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Re: A possible approach in "solving" the FDL problem

* Fedor Zuev <Fedor_zuev@mail.ru> [030812 22:56]:
> 	Because "everyting is software" declarations does not really
> serve for promotion of any freedom, but, contrary, only for stealing
> freedom existed under the law.

Please note that there can be different definitions which vary by
their field of use. (For extreme examples see the definition of
ring in mathematics).

> 	Of course, there is some differences between countries, but
> they are relatively small regarding this subject. Under software
> copyright user get far more restrictions and far less rights than
> under any other flavor of copyright. 

Please note that most other jurisdictions normaly have their laws
written in other languages, too. And in most countries the words
in the law have a slightly different meaning than in normal use.
(On example is murder. At least in Germany any form of killing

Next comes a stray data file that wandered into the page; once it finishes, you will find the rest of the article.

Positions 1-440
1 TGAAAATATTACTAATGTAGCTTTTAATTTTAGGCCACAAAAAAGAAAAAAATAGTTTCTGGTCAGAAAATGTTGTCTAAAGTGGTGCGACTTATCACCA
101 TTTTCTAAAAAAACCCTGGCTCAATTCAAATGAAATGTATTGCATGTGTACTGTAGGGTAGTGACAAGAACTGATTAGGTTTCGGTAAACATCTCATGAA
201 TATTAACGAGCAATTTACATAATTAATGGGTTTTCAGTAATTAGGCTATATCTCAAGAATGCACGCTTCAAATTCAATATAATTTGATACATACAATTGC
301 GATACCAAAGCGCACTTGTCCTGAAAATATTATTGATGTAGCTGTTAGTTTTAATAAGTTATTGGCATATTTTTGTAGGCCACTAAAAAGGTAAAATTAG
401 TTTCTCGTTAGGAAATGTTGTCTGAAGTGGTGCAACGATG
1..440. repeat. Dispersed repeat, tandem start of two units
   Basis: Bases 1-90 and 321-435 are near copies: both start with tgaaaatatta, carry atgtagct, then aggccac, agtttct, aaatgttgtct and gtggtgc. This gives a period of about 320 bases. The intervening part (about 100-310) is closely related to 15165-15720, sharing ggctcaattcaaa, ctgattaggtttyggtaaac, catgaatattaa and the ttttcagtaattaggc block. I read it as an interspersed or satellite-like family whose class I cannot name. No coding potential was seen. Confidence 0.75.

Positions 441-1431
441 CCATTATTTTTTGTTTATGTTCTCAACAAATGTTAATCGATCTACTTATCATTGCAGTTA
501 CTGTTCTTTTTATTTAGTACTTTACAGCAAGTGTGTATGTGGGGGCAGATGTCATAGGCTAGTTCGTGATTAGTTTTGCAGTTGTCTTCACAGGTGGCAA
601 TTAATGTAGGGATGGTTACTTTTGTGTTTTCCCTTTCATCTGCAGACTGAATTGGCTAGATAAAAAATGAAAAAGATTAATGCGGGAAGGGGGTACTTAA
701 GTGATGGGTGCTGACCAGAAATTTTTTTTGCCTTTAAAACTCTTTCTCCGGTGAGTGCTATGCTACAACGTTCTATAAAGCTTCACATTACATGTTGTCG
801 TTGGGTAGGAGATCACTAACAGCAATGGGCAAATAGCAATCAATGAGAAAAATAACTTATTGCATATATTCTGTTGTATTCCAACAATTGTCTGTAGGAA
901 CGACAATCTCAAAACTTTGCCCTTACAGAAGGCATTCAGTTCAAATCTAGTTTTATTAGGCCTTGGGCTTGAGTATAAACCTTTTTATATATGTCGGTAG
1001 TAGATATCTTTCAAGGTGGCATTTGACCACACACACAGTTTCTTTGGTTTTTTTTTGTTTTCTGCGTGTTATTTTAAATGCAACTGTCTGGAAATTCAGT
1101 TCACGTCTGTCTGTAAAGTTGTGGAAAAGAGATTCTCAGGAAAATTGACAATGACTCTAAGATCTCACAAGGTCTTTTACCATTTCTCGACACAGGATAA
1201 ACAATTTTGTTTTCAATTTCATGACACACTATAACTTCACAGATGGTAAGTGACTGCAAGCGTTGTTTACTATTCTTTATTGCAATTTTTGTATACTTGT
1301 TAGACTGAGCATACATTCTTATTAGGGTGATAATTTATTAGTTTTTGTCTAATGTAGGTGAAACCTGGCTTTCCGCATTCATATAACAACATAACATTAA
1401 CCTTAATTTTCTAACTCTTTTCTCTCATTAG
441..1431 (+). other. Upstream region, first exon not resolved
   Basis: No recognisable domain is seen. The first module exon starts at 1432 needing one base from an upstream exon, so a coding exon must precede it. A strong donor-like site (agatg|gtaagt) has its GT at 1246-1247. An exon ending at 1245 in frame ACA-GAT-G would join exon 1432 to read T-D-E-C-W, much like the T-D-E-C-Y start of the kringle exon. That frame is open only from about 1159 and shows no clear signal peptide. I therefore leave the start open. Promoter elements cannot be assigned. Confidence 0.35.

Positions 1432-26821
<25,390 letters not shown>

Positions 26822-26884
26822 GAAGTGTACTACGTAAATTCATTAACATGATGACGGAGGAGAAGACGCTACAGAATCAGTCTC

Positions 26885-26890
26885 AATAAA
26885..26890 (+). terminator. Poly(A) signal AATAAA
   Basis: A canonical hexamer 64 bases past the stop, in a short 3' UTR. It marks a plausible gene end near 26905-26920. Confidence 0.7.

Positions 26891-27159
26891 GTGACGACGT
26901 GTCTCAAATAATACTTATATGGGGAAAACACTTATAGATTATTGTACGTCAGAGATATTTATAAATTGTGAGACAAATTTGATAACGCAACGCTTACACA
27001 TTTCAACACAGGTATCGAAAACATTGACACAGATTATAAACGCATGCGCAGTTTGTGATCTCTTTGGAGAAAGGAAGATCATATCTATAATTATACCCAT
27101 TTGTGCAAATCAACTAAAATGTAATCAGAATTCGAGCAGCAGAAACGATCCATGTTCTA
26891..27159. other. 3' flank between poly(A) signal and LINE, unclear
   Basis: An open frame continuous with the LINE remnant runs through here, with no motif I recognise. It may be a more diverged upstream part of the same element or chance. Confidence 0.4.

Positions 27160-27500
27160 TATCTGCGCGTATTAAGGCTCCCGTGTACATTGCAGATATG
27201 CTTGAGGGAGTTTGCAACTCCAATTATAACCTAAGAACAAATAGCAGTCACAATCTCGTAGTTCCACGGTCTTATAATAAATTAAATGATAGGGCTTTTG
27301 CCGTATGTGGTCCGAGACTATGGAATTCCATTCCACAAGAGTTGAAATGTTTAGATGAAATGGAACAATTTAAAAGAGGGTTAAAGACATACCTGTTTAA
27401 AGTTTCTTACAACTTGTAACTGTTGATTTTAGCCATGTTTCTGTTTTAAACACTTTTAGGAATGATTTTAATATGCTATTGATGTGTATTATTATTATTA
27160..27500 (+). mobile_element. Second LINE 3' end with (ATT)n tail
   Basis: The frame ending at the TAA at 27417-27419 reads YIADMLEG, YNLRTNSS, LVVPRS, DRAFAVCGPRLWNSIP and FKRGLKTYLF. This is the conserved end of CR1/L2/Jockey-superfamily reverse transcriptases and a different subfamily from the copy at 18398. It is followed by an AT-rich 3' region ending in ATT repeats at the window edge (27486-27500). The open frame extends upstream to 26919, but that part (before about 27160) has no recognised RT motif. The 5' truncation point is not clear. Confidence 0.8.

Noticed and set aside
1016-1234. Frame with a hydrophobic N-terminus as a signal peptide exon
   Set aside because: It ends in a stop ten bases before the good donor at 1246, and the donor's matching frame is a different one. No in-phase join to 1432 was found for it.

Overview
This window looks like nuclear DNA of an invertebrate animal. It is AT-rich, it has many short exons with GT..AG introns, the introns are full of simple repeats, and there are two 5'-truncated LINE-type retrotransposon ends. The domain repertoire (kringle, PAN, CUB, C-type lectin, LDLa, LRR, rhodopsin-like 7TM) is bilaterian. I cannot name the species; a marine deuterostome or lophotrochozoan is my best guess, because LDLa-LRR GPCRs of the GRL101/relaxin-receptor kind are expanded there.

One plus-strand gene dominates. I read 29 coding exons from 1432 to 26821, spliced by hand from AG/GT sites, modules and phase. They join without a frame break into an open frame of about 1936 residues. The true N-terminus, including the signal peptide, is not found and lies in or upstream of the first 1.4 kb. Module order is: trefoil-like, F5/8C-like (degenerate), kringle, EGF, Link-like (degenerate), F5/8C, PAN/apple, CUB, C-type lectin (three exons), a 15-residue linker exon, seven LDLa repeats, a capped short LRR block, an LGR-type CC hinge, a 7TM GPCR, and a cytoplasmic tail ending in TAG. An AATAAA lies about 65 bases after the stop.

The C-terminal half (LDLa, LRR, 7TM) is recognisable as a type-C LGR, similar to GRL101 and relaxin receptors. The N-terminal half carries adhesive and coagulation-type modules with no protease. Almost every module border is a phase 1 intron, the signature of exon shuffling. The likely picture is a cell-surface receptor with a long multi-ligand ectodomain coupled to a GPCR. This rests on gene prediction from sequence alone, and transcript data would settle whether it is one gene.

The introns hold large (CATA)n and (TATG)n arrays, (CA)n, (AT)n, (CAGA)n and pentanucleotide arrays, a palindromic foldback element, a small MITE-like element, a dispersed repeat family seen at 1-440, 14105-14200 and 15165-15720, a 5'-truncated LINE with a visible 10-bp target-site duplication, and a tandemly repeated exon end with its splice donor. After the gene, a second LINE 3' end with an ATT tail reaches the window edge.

is refered to as "Mord"(murder) in normal usage, whereas "Mord"
 in the sense of law is much more limited (intententions, lower
 motives and such things)).

So while most jurisdictions may have different terms and some
may even state the term "software" in their laws (I guess most
will more likely take an more exact wording and only the
commentary refer to software), we still have to find a suitable
definition which of its meanings we want it to mean.

And just saying all digital data is software is the easiest and
most elegant meaning in this context.

> 	In USA (and most of EU countries) you can legally rent copy
> of any copyrighted book - but not a copy of computer program.

I don't know about the whole EU, but I think I heared most
clauses to prefent renting might be illegal in Germany. (At least
noone should be able to stop you from renting a disc with programs
on it, don't know if anyone might allowed to copy it to it's RAM).

It think the most important difference between computer programs
and non-computer-programs here in Germany is the ability to protect
non-human-generated pieced (like compiled computer programs). Everything
else has to be made by human and have a minimal artistic height.
(I was told this non-sense was introduced to get the USA sign some
 international treaties about copyright protection).

  Bernhard R. Link

Sendmail is like emacs: A nice operating system, but missing
an editor and a MTA.

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